Thread overview
Shutdown signals
May 10
Tim
May 10
Tim
May 11
Tim
May 11
Tim
May 10

Hi all,

How can I get a D program to detect something a keyboard interrupt so I shut things down in a specific way?

May 10

On Monday, 10 May 2021 at 23:20:47 UTC, Tim wrote:

>

Hi all,

How can I get a D program to detect something a keyboard interrupt so I shut things down in a specific way?

import core.sys.posix.signal; then you can use the same functions as C to set signal handlers.

May 10

On Monday, 10 May 2021 at 23:31:11 UTC, Adam D. Ruppe wrote:

>

On Monday, 10 May 2021 at 23:20:47 UTC, Tim wrote:

>

Hi all,

How can I get a D program to detect something a keyboard interrupt so I shut things down in a specific way?

import core.sys.posix.signal; then you can use the same functions as C to set signal handlers.

I can't find that in the docs, nor in dpldocs. Can you help out with this?

May 10

On Monday, 10 May 2021 at 23:35:06 UTC, Tim wrote:

>

I can't find that in the docs, nor in dpldocs. Can you help out with this?

dpldocs.info/signal it comes up as the second result.

The C function you call from there (on linux anyway) is sigaction. A little copy/paste out of my terminal.d:

      // I check this flag in my loop to see if an interruption happened
      // then i can cleanly exit from there.
       __gshared bool interrupted;

      // the interrupt handler just sets the flag
       extern(C)
       void interruptSignalHandler(int sigNumber) nothrow {
               interrupted = true;
       }

       // then this code registers the handler with the system
       import core.sys.posix.signal;
       sigaction_t n;
       n.sa_handler = &interruptSignalHandler;
       sigaction(SIGINT, &n, &oldSigIntr); // third arg can also be null if you don't care about the old one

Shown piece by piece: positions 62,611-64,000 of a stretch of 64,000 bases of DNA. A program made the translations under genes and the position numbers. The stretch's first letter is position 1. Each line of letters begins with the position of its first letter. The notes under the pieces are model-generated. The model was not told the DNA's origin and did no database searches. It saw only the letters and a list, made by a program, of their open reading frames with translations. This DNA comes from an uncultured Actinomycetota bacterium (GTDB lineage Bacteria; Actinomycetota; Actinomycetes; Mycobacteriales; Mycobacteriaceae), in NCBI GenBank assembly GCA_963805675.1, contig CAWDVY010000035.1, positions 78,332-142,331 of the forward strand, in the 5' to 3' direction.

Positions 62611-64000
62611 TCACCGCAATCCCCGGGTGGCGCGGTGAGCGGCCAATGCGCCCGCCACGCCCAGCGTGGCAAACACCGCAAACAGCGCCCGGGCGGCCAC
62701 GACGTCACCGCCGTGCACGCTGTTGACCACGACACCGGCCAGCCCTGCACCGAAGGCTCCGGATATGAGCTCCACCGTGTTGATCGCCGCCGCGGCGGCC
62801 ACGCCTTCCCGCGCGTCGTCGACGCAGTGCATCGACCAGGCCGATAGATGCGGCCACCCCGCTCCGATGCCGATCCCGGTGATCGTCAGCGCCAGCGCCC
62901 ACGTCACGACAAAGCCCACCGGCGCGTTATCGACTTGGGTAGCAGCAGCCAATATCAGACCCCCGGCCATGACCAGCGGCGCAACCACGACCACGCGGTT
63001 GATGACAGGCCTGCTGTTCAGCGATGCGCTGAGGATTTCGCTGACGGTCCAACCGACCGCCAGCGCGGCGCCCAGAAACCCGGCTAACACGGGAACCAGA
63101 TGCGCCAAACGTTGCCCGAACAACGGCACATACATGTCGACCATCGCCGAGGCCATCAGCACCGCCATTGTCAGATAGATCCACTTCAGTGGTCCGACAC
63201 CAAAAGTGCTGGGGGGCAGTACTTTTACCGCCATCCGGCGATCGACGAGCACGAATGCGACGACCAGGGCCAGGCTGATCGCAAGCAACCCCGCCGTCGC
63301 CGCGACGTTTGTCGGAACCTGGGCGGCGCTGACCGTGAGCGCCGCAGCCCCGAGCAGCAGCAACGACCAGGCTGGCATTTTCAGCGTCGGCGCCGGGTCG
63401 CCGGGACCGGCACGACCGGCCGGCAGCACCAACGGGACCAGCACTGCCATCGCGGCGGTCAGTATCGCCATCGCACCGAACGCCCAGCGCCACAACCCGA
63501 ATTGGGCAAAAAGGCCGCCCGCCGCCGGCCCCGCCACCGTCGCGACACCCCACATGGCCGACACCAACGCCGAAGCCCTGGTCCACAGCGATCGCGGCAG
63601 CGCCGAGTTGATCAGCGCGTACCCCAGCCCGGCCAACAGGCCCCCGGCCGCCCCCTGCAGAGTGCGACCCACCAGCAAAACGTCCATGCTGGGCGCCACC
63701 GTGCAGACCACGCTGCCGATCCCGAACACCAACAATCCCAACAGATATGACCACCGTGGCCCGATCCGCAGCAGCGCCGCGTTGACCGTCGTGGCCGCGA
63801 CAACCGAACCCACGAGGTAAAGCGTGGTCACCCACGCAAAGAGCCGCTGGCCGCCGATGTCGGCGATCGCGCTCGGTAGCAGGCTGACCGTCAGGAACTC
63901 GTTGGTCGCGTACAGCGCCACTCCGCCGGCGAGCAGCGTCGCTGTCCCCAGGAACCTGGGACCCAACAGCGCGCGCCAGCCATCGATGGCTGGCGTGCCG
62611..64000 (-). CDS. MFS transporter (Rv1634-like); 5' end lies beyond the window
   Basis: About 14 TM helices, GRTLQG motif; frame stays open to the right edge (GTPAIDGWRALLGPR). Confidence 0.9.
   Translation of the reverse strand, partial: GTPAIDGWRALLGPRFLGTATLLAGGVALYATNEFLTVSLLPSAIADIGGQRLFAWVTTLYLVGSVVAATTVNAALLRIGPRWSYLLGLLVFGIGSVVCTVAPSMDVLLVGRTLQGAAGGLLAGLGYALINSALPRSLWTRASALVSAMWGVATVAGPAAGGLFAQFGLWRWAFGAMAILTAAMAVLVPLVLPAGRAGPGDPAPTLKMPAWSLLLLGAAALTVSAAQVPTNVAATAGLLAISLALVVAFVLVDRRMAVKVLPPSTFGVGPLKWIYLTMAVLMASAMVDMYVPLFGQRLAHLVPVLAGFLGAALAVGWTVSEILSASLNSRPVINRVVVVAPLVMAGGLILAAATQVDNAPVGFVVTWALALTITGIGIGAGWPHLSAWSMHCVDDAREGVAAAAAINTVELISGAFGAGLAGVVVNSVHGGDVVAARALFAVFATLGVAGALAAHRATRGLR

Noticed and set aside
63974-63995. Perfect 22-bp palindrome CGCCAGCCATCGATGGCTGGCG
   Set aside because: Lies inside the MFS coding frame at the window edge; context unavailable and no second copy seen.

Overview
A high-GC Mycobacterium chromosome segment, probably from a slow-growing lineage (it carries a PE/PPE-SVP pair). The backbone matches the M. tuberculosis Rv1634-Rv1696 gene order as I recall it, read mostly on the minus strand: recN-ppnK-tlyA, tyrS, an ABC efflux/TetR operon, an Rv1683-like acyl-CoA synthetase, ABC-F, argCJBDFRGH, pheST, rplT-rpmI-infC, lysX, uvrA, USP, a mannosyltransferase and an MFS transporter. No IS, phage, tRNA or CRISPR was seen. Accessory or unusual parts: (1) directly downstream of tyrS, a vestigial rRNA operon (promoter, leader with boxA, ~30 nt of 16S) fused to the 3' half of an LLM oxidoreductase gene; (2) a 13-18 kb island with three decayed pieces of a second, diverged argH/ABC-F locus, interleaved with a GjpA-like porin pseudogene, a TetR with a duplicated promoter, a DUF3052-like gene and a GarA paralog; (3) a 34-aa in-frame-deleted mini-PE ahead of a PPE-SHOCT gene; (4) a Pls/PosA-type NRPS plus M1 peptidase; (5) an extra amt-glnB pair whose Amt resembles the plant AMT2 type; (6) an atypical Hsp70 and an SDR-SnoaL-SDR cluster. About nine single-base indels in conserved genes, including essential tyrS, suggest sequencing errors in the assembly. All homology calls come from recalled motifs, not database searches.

May 11

On Monday, 10 May 2021 at 23:55:18 UTC, Adam D. Ruppe wrote:

>

On Monday, 10 May 2021 at 23:35:06 UTC, Tim wrote:

>

[...]

dpldocs.info/signal it comes up as the second result.

The C function you call from there (on linux anyway) is sigaction. A little copy/paste out of my terminal.d:

      // I check this flag in my loop to see if an interruption happened
      // then i can cleanly exit from there.
       __gshared bool interrupted;

      // the interrupt handler just sets the flag
       extern(C)
       void interruptSignalHandler(int sigNumber) nothrow {
               interrupted = true;
       }

       // then this code registers the handler with the system
       import core.sys.posix.signal;
       sigaction_t n;
       n.sa_handler = &interruptSignalHandler;
       sigaction(SIGINT, &n, &oldSigIntr); // third arg can also be null if you don't care about the old one

I don't know why I didn't find that. I was searching for the full name, maybe too specific? Thanks anyways, this is super helpful. I wish it was documented better though :(

So why use sigaction and not signal? From what I can tell signal is the C way of doing things

May 11

On Tuesday, 11 May 2021 at 06:44:57 UTC, Tim wrote:

>

On Monday, 10 May 2021 at 23:55:18 UTC, Adam D. Ruppe wrote:

>

[...]

I don't know why I didn't find that. I was searching for the full name, maybe too specific? Thanks anyways, this is super helpful. I wish it was documented better though :(

So why use sigaction and not signal? From what I can tell signal is the C way of doing things

Use sigaction(), signal() has problems. See this stackoverflow 1 question explains the details

May 11

On Tuesday, 11 May 2021 at 06:59:10 UTC, Patrick Schluter wrote:

>

On Tuesday, 11 May 2021 at 06:44:57 UTC, Tim wrote:

>

On Monday, 10 May 2021 at 23:55:18 UTC, Adam D. Ruppe wrote:

>

[...]

I don't know why I didn't find that. I was searching for the full name, maybe too specific? Thanks anyways, this is super helpful. I wish it was documented better though :(

So why use sigaction and not signal? From what I can tell signal is the C way of doing things

Use sigaction(), signal() has problems. See this stackoverflow 1 question explains the details

Thanks a lot!